'Strangerland' falls short as Icelandic 'Rams' takes 1st prize

Niall McCann


Niall McCann

'Strangerland' falls short as Icelandic 'Rams' takes 1st prize

In the week that the date of the next Irish General election was announced I tried to distract myself from the sheer joy of it all, the excitement borne out of which party would hold power when all have cast their ballots, tweedledum and tweedledee (or even tweedlearla).

It’s like being asked to describe at length the difference between two jelly beans, they might be different colours but they both taste of plastic, though markedly less rewarding or interesting. So yes distraction, or perhaps a better word would be immersion or interaction, leaving behind the negative connotations of distracting oneself from the world, so yes interaction with but with what exactly? Well this week Greg Dulli played Whelans in Dublin and it was one of the gigs of the year so far (yes I know it’s only February). Dulli, lead singer and songwriter with the Afghan Whigs, that great American band who were at the forefront of all that was good about the 1990’s grunge scene.

What made the Afghan Whigs stand out was their incorporation of influences far beyond anything any of their contemporaries were bothered with, these influences ranged from soul to gospel, blues and R&B, Dulli went on to form the Twilight Singers and the Gutter Twins, the latter with his frequent collaborator Mark Lanegan.

On the night the set focused heavily on the latter two incarnations of his musical persona and a trip through some of Dulli’s better know work from the last twenty years outside of the Whigs themselves though a small number of their songs also feature here.

Dulli is a great songwriter, a charismatic front man and someone blessed with a startlingly impressive voice and vocal range. There was a variety of arrangements, with musicians joining and leaving the stage throughout the evening. The night ends with a version of David Bowie's Modern Love, with Dulli telling us that the “world was a better place with Bowie in it and that we should “keep him alive in their hearts!”

BUY: Afghan Whigs - Black Love. Afghan Whigs - Do to the Beast. Twilight Singers - Blackberry Belle.

In cinemas this week:


Director: Kim Farrant

Starring: Nicole Kidman, Joseph Fiennes, Hugo Weaving, Lisa Flanagan, Meyne Wyatt, Maddison Brown, Nicholas Hamilton

Running Time: 111 min

This Australian/ Irish co - production has an interesting premise but eventually becomes as lost as the missing children the story details, swallowed by the red sandstorm that blasts the small town in the middle of nowhere that the film is set.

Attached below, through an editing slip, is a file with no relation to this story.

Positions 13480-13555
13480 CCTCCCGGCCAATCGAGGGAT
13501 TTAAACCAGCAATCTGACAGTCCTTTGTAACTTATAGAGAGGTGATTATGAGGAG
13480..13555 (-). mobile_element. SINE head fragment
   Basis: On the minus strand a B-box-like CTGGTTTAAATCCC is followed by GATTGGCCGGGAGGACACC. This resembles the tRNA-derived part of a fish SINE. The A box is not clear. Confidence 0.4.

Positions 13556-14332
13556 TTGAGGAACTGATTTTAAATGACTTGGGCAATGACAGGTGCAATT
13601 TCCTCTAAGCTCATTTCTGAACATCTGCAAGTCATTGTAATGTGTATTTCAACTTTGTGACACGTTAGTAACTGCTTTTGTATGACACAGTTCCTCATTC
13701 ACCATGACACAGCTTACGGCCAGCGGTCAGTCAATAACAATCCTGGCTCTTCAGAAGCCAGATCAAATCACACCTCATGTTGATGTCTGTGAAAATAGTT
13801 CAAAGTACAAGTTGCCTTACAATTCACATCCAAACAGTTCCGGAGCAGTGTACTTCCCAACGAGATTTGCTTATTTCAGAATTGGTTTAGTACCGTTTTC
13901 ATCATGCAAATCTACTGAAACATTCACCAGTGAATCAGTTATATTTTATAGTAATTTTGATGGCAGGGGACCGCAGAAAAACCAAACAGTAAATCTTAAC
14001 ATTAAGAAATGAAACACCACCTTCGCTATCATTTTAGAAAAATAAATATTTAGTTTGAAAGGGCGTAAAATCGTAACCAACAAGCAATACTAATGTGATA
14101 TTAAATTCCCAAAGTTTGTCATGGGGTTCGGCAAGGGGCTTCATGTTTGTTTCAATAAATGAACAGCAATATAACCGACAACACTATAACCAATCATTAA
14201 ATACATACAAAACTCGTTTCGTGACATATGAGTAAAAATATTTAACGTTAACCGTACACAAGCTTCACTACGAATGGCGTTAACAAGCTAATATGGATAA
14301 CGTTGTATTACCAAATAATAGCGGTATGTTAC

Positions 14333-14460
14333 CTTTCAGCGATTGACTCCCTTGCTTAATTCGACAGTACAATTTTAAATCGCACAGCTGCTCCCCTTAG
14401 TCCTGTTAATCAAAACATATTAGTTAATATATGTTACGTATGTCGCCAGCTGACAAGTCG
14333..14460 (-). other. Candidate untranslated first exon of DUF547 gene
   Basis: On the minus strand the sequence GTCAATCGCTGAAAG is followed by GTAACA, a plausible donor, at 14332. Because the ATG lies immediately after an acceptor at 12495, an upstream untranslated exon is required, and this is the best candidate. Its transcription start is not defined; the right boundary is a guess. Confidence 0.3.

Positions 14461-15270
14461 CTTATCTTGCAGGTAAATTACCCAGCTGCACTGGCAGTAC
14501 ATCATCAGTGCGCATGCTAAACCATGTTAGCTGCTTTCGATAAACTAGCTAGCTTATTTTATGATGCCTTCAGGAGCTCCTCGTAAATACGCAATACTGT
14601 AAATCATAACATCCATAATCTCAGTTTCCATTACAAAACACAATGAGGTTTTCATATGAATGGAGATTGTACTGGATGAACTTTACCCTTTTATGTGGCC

Nicole Kidman and Joseph Fiennes play Catherine and Matthew Parker a married couple that you wouldn't really describe as happily married.

The family forced to move after their daughter who is 15 was found to be having a sexual relationship with one of her teachers.

Now living in a small village a world away from snazzy Sydney it is clear trouble is brewing and the sandstorm forecast to hit the town is not the only thing brewing in the background.

Recalling seminal Australian films such as Peter Weir's Picnic at Hanging Rock and Wake in Fright, in it’s use of the Australian outback as sinister backdrop for sinister people doing sinister things but the film gets lost in it’s own self importance and runs out of steam well before it’s end.

The film does feature strong performances that you would expect from a cast like this and we have seen Kidman in similar roles as this before and grief is something she specialises in.

Most impressive here is the cinematography from Irish dop PJ Dillon. A missed opportunity.

2 out of 5


Director: Rob Letterman

Starring: Jack Black, Dylan Minnette, Odeya Rush, Amy Ryan, Ryan Lee, Halston Sage, Jillian Bell

Running Time: 103 min

Jack Black plays the children's horror writer RL Stine, whose daughter Hannah has mysteriously disappeared.

In trying to track her down, her friends Zach and Champ unknowingly unleash Stines horrific creations from his novels on their small town of Madison as our heroes race against the clock to save their friend.

What ensues will please any fans of the source novels, any fans of Jack Black and playful frights. An enjoyable rerun at the Goosebumps series.

3 out of 5


Director: Grimur Hakonarson

Starring: Sigurdur Sigurjonsson, Theodor Juliusson, Charlotte Boving, Jon Benonysson, Gudrun Sigurbjornsdottir, Sveinn Olafur Gunnarsson

Running Time: 93 min

Wildly inventive, subtle and surprising - this gentle comedy about two warring Shepard brothers in Iceland, winner of Un Certain Regard at last years Cannes film festival, is a delightful surprise. Despite the fact the two brothers live side by side and have done for years, they almost never speak.

When communication proves necessary, a smart, loyal dog carries messages from one old grumpy bugger to another. but they almost never speak.

A crises sparked by an annual ram competition puts in motion a chain of events which will either thaw or further freeze relations between the two siblings and what unfolds is one of the most delightful films you will see not only this month but all year long.

Hilarious, affecting and inventive.

Hopefully it will screen in Dundalk, it does, being Icelandic feature subtitles but that's nothing to be afraid of.

4 out of 5

Also screening:


Tom McCarthy's must see film about the journalists who exposed systematic child abuse in the Catholic Church in Boston.

Nothing surprising here for Irish people but essential cinema.

Cast includes Mark Ruffalo, Michael Keaton and Rachel McAdams.

4 out of 5